How I Would Study Data Science If I Started A Couple Of Years Ago, or A Guide to Learning Data Science Effectively

When I first started my journey into data science, I spent a lot of time figuring out where to start, what I should learn first, and what resources I should use. Over the past two years, I have learned a few things that I wanted to know about before, such as whether to focus on programming or statistics first, what resources should I use to learn new skills, how should I approach learning those skills, and so on. Thus, this article is written to provide directions and ideas for those who are studying Data Science

Table of contents:

1. Mathematics and statistics
2. Fundamentals of programming
3. Algorithms and concepts of machine learning
4. Projects in the field of data science


My guess is that as a budding data scientist, you will want to fully understand the concepts and details of various machine learning algorithms, data science concepts, and so on.
Therefore, I recommend that you start from the base before you even look at machine learning algorithms or data analysis applications. If you do not have a basic understanding of calculus and integrals, linear algebra and statistics, it will be difficult for you to understand the mechanics behind the various algorithms. Likewise, if you don’t have a basic understanding of Python, it will be difficult for you to translate your knowledge into real-world applications. Below are the order of the topics that I recommend studying:

  1. Mathematics and statistics.
  2. Basics of programming.
  3. Machine learning algorithms and concepts.

1. Mathematics and statistics

As with everything else, you should learn the basics before getting into the fun stuff. Trust me, it would be much easier for me if I started by learning math and statistics before getting started with some machine learning algorithms. Three general topics that I recommend looking at are calculus / integrals, statistics, and linear algebra (in no particular order).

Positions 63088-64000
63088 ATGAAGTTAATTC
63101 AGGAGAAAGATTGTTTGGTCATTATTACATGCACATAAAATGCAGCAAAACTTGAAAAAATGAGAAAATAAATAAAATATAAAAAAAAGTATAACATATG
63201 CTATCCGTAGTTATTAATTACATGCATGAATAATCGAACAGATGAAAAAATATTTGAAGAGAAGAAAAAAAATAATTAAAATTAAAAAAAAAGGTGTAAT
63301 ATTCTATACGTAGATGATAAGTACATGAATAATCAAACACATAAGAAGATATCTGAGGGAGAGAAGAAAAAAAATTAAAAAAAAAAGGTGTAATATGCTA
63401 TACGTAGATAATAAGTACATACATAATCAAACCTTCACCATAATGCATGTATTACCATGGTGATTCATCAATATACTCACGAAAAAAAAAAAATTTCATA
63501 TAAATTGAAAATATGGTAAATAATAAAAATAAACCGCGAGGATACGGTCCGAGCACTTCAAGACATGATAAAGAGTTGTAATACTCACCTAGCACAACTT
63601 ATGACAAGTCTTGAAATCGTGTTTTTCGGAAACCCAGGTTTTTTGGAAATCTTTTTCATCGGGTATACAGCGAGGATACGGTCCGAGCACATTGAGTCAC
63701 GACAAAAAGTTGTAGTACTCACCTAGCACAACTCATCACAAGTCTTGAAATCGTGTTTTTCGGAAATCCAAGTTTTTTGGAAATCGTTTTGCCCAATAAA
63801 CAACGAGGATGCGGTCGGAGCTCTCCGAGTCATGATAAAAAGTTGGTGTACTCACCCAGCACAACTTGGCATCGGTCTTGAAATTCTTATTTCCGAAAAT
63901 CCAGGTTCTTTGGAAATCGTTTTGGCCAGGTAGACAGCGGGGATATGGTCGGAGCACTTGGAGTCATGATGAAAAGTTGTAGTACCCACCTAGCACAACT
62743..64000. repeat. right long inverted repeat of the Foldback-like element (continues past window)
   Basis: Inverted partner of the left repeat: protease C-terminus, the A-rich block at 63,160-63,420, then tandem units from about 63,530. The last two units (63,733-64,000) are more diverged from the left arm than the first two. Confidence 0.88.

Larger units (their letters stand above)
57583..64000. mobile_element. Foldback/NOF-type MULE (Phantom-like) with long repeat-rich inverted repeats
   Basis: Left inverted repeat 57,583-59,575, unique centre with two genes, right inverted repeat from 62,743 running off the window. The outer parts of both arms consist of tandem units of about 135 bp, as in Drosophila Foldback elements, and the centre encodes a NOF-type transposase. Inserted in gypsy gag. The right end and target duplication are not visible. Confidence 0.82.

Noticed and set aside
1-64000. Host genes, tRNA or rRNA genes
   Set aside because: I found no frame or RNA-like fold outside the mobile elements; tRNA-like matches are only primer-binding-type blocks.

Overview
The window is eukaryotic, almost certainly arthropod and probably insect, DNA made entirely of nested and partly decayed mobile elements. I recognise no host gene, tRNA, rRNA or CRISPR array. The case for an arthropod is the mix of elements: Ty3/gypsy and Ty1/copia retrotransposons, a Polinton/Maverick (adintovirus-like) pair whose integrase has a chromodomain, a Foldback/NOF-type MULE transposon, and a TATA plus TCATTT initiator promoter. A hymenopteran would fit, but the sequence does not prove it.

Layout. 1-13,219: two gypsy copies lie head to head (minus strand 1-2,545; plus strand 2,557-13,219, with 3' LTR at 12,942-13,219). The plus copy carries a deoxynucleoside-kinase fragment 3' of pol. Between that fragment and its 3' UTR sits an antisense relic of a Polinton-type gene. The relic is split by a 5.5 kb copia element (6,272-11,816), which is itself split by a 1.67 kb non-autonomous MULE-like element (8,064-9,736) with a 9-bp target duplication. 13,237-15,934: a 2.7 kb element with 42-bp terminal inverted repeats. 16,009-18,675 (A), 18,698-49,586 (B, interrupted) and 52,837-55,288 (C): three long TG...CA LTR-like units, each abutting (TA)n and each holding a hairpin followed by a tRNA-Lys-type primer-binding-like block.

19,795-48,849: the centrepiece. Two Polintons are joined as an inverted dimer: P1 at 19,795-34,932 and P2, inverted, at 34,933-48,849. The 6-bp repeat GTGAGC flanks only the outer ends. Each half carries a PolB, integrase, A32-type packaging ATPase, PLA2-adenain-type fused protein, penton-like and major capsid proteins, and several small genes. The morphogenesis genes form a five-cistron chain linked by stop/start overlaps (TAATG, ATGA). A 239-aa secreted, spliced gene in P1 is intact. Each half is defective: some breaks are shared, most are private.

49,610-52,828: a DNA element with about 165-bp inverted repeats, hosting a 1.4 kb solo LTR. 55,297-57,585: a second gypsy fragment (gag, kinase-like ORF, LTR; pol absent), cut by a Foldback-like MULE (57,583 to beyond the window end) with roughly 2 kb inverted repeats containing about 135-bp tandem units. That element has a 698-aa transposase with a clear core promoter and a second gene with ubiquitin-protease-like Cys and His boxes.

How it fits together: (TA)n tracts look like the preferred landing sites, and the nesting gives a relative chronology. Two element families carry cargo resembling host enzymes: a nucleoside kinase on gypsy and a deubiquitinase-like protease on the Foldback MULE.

Integrals are important when it comes to probability distribution and hypothesis testing. While you don’t need to be an expert, it’s in your best interest to learn the basics of integrals. The first two articles are intended for those who want to get an idea of ​​what integrals are, or for those who just need to brush up on their knowledge. If you know absolutely nothing about integrals, I recommend that you take the Khan Academy course. Finally, here are links to a number of practical tasks to hone your skills:


If there is any topic that you should focus on, it is statistics. After all, a data scientist is truly a modern statistician, and machine learning is a modern term for statistics. If you have time, I recommend that you take the Georgia Tech course called “Statistical Methods», Which covers the basics of probability, random variables, probability distribution, hypothesis testing, and more. If you don’t have time to devote yourself to this course, I highly recommend watching Khan Academy video on statistics

Linear algebra

Linear algebra is especially important if you want to dive into deep learning, but even then it’s useful to know it for other fundamental machine learning concepts such as principal component analysis and recommender systems. For mastering linear algebra, I also recommend Khan Academy!

2. Fundamentals of programming